Backing up data is essential for any office small or large. Most think that a simple USB drive will suffice. Even the USB drives themselves display words like backup.
Most novices will ask themselves the question “Will this work for my business also?” More often than not it won’t.
Now hold on IT crowd - before you chime in - let me explain. In this article I am specifically speaking about small to medium size business and let’s face it the average substandard made USB drive just won’t do for many reasons.
Single drive failure is one reason and data corruption being another. This is caused by repeatedly plugging in a USB drive and not properly dismounting. That’s where the NAS (NSS) comes into play. It has dual drives running a raid as to prevent hard drive failure on the backup device its self also USB drives go to sleep and the wake function is not as reliable as the wake function on a proper NAS device.
The USB drive you have had for years may work, but you have to ask yourself, is the single drive installed worn and do you want to trust your one and only backup to a single drive.
You should have a server no matter how small on at least a raid 1 (mirroring) to protect against HD failure and data corruption to start with; then, have some sort of NAS device or a USB device that has multiple drives to protect even further.
This is what we call layered redundancy. It is common in the IT industry to do this to virtually make the chances of data loss due to hardware failure in the %0.1 chance of data loss range.
Each layer of RBT (Resilient Backup Topology) redundancy provides the industry standard percentage of %38 reduction. You start with %65 on a brand new USB standard hardware single drive back up , no life wear on the drive puts you at %27 likely hood of data loss. The one you have after years of plug and unplug without proper mount/demount procedures causing fragments, gives the drive a lower reduction percentage.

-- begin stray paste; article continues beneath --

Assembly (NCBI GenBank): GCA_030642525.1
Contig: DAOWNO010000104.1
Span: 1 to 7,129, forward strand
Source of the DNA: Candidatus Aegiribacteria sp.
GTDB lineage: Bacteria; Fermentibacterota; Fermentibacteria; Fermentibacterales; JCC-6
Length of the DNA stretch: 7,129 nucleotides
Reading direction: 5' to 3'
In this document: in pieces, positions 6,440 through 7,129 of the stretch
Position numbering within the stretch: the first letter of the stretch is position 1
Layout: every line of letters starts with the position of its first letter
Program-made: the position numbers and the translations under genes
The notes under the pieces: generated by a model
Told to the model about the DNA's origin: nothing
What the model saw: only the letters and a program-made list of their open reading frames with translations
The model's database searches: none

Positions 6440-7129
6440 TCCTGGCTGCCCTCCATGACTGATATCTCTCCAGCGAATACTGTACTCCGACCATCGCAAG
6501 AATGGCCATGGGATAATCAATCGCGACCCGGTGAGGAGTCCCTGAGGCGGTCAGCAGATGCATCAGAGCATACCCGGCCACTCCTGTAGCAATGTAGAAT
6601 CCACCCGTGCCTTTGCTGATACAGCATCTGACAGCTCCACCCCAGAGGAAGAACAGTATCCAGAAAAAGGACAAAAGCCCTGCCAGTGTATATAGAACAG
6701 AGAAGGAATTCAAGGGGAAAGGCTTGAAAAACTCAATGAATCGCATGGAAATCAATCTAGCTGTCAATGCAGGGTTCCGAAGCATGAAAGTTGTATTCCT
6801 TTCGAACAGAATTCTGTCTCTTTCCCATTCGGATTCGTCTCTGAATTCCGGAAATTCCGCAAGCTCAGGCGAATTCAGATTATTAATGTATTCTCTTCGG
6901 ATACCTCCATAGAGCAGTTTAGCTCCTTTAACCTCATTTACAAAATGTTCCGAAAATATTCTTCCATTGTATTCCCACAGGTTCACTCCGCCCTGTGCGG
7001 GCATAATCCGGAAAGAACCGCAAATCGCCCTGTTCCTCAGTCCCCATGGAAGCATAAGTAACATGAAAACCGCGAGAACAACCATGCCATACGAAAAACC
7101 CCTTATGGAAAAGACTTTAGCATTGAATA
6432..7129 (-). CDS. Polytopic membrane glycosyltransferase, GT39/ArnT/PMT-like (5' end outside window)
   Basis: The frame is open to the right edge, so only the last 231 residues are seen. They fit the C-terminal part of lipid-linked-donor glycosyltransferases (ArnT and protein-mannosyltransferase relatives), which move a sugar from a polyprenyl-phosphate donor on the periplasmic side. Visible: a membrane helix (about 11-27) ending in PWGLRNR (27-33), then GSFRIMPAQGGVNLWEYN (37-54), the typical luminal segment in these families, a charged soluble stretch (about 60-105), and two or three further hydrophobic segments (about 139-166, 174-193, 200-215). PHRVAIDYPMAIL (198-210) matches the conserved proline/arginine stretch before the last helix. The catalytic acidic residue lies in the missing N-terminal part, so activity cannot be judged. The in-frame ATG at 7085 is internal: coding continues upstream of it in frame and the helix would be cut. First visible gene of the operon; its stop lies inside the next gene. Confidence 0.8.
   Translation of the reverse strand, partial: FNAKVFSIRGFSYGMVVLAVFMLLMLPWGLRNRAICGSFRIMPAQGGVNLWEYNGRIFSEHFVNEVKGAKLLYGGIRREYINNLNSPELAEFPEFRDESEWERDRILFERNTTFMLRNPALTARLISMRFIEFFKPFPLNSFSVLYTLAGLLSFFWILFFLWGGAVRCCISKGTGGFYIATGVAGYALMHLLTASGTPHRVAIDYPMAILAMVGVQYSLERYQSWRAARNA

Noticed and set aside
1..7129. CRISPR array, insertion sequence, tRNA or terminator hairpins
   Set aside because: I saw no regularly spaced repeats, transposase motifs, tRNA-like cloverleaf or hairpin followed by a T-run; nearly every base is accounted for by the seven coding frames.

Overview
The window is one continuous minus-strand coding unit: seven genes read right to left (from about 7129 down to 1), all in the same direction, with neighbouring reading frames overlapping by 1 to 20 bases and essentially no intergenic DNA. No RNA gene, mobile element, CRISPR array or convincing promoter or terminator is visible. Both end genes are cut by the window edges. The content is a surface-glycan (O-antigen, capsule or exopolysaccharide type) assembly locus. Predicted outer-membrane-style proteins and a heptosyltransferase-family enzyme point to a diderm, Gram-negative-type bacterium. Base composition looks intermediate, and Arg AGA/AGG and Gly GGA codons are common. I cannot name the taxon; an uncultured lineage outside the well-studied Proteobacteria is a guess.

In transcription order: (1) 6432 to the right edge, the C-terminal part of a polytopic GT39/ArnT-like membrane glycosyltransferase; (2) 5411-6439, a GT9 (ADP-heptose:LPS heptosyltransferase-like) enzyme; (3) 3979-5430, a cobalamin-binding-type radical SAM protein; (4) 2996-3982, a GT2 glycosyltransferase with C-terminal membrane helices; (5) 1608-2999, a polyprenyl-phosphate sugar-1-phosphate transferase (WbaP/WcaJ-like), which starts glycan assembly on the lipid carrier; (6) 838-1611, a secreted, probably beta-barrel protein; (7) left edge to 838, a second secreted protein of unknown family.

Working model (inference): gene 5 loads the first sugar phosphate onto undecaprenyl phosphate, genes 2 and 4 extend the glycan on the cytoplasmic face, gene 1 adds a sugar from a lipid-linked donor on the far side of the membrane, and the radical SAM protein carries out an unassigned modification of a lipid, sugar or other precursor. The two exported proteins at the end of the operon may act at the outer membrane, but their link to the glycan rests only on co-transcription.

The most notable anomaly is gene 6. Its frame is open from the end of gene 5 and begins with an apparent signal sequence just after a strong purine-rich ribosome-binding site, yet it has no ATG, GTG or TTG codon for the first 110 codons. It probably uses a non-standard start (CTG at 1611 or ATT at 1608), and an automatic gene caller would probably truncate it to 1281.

A new raided NAS (Plugged into a UPS) carries a %76 reduction rate because of the multiple drives within and the auto maintenance features of the software located on the drive. NAS drive with multiple drives as an internal backup to the device itself puts you at -%11. The negative percentage is where you should start a backup plan out at because of time usage and wear and tear.
Every year that passes per drive you subtract %5 for regular usage %8 for moderate and %10 for heavy. Moderate usage is what the average USB drive suffers because not many people demount the hardware properly.
Of course there are many other factors; temperature where the drive is stored accidents such as dropping the drive including power issues such as brown outs and spikes. There are many offsite backup options, also provided by many different companies, many of which are affordable.
And for those who want true protection against data loss check into cloud options for offsite data housing and collaboration spaces. This way the data isn’t on the local server hardware to begin with. Ask your IT department about your current backup strategy and see if your company can be doing more to prevent data loss.
I hope this article has helped clear up some of the questions you may have has about backups. Remember you can never have too many backups.
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